Seriously though, the oven CAN be a great way to finish up meat. One of my favourite chicken methods is to pan sear the chicken for 2 minutes per side in butter (plus whatever seasoning/herbs etc you'd like) and then finish up in the oven for ~6 minutes (depending on thickness). Delicious, crispy outside and moist and tender inside....mmmm

No reason you couldn't do the same with steak, I just happen to like the flame grilled flavour.

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I have a convection toaster oven that works surprisingly well in that regard. It's nice too as you're not running a big-jebus 240V oven for a couple little pieces of meat. It also cost a LOT less than a full size convection oven.

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sooo, whats up with you guys and your gas grills.... you might as well just use an oven as the water vapour from your flames will prevent any decent smoke flavour from penetrating your meat.

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I love charcoal...certainly better flavour. But it's a messy PITA

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I love charcoal...certainly better flavour. But it's a messy PITA

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sooo, whats up with you guys and your gas grills.... you might as well just use an oven as the water vapour from your flames will prevent any decent smoke flavour from penetrating your meat.

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Unless you have a high quality convection oven where you can keep the temperature steady (the problem with convential ovens is they swing up and down in temperature) it would make me cry to put a roast in the oven.

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Which is why restaurants do low temperature roasting for roasts - I do the same at home. Long and slow. And you get superb results even with cheaper cuts of beef. Just make sure your roast is at room temperature before it goes in the oven.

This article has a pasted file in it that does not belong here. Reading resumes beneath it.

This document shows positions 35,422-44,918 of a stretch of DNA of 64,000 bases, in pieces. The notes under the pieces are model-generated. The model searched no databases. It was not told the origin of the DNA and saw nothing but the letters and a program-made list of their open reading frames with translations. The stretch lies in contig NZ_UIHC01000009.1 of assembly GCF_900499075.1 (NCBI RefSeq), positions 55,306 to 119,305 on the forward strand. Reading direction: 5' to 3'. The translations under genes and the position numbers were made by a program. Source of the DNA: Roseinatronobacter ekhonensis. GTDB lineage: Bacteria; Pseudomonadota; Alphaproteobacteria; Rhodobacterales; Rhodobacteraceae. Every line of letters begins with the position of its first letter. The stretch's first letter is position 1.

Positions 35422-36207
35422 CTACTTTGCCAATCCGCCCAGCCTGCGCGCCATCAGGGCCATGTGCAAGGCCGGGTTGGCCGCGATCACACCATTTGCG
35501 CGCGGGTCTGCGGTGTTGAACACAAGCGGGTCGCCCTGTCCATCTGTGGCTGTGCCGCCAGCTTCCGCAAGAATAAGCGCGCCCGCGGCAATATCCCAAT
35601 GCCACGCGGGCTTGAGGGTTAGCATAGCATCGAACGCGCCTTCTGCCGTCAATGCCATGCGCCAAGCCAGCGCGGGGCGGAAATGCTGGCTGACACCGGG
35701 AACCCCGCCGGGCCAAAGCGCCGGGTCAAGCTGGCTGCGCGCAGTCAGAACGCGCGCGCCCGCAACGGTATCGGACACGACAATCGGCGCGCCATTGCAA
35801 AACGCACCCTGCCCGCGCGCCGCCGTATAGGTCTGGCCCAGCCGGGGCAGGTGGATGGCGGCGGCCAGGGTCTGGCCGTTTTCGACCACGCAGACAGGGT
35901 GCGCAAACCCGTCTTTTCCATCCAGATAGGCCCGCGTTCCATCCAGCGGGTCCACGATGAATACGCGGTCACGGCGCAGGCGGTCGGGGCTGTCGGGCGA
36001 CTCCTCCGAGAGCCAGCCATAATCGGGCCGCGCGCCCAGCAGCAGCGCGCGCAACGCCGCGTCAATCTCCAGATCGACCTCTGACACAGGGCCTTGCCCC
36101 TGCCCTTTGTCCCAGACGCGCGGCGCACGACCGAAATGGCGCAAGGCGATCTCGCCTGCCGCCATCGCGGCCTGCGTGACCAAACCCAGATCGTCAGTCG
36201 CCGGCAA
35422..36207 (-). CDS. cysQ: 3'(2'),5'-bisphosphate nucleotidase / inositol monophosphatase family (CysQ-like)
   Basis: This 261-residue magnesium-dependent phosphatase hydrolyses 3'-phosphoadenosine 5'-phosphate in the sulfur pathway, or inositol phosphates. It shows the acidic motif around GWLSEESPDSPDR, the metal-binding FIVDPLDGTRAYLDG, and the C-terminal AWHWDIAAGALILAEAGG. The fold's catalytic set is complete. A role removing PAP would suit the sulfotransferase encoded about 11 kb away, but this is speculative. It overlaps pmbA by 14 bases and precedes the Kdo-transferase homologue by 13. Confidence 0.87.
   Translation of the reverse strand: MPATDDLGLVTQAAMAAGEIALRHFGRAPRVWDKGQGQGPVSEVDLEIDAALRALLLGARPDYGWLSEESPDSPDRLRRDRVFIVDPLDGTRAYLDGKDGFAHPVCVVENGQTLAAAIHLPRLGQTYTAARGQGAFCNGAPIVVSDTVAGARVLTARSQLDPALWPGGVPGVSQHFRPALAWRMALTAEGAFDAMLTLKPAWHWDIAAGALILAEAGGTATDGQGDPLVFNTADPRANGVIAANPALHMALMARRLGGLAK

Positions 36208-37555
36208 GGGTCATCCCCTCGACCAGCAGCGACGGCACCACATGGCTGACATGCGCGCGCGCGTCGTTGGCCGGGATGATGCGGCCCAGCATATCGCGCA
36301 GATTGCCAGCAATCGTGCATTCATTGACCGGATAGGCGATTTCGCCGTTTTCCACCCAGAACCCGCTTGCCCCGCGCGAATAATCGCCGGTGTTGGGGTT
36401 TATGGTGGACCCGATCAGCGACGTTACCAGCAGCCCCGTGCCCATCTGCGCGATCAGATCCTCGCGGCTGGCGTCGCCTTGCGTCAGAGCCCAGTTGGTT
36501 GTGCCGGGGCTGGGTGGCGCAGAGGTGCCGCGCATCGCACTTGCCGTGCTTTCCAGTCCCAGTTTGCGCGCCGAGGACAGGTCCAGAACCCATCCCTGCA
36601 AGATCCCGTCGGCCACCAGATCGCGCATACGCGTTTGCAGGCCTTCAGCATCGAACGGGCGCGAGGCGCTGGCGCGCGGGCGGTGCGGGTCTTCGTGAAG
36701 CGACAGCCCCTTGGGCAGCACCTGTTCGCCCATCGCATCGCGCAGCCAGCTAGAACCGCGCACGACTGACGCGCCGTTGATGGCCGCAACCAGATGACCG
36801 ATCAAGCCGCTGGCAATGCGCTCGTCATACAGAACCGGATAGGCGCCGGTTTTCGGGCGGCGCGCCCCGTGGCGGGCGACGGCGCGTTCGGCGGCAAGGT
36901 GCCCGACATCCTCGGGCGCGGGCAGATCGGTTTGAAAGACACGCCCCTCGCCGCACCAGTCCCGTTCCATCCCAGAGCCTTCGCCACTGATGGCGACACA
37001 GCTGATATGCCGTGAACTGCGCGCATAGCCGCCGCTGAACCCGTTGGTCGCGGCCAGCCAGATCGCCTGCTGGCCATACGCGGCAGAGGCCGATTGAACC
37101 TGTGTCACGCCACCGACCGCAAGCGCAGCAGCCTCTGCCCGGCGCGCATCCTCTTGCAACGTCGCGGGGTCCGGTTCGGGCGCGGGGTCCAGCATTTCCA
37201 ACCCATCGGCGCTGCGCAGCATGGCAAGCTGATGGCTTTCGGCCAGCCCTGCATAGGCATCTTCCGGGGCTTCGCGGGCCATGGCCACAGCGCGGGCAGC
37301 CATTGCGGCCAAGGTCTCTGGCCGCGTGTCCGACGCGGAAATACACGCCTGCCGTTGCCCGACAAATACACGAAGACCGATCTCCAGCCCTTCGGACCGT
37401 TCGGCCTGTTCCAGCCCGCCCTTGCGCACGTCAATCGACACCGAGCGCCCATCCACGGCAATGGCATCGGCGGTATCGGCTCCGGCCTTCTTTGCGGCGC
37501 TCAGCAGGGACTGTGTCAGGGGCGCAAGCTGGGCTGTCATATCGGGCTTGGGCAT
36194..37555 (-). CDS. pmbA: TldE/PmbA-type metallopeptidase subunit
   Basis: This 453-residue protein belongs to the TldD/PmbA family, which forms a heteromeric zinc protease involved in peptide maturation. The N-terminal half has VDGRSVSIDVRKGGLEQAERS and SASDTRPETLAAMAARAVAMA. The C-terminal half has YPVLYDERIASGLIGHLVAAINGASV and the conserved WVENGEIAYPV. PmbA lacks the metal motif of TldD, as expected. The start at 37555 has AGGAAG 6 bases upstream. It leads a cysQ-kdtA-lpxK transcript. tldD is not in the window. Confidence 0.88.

Here is how to do a Prime Rib Roast low and slow - this is how many restaurants do their Prime Rib.

http://www.seriousea...eef-recipe.html

The only change I make is because the the roasting process takes hours, I season just before the roast goes in the oven. And I use a probe thermometer to get to the perfect temperature.

ft107s1.jpg

http://www.leevalley...t=2,40733,44734

And the result???

Commandment I: Perfect Crust? Check.

Commandment II: No Gray Zone? Check.

Commandment III: Full-on Juiciness? Check.

20091218-rib-roast-no-gray.jpg

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Yup, but that's the problem. You have to have a really good oven. A conventional one won't be able to hold the low temperature as the elements keeping having to turn off and on which results in the temperature fluctuating. The ol' probe thermometer will show that.

I actually just cooked a nice 4 rib prime rib on the Q and I assure you it was terrific. I actually got up at five in the morning to take it out so that it would warm up and had it on low and slow by 9:30 in the morning.

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Yup, but that's the problem. You have to have a really good oven. A conventional one won't be able to hold the low temperature as the elements keeping having to turn off and on which results in the temperature fluctuating. The ol' probe thermometer will show that.

I actually just cooked a nice 4 rib prime rib on the Q and I assure you it was terrific. I actually got up at five in the morning to take it out so that it would warm up and had it on low and slow by 9:30 in the morning.

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Also helps to use good cookware. A nice cast iron Le Creuset say "Oval French Oven" will do wonders to ensure a nice steady, even temperature regardless of your crappty oven ;)

388631e.jpg

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Also helps to use good cookware. A nice cast iron Le Creuset say "Oval French Oven" will do wonders to ensure a nice steady, even temperature regardless of your crappty oven ;)

388631e.jpg

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Ya but won't you end up steaming it if you leave the lid on?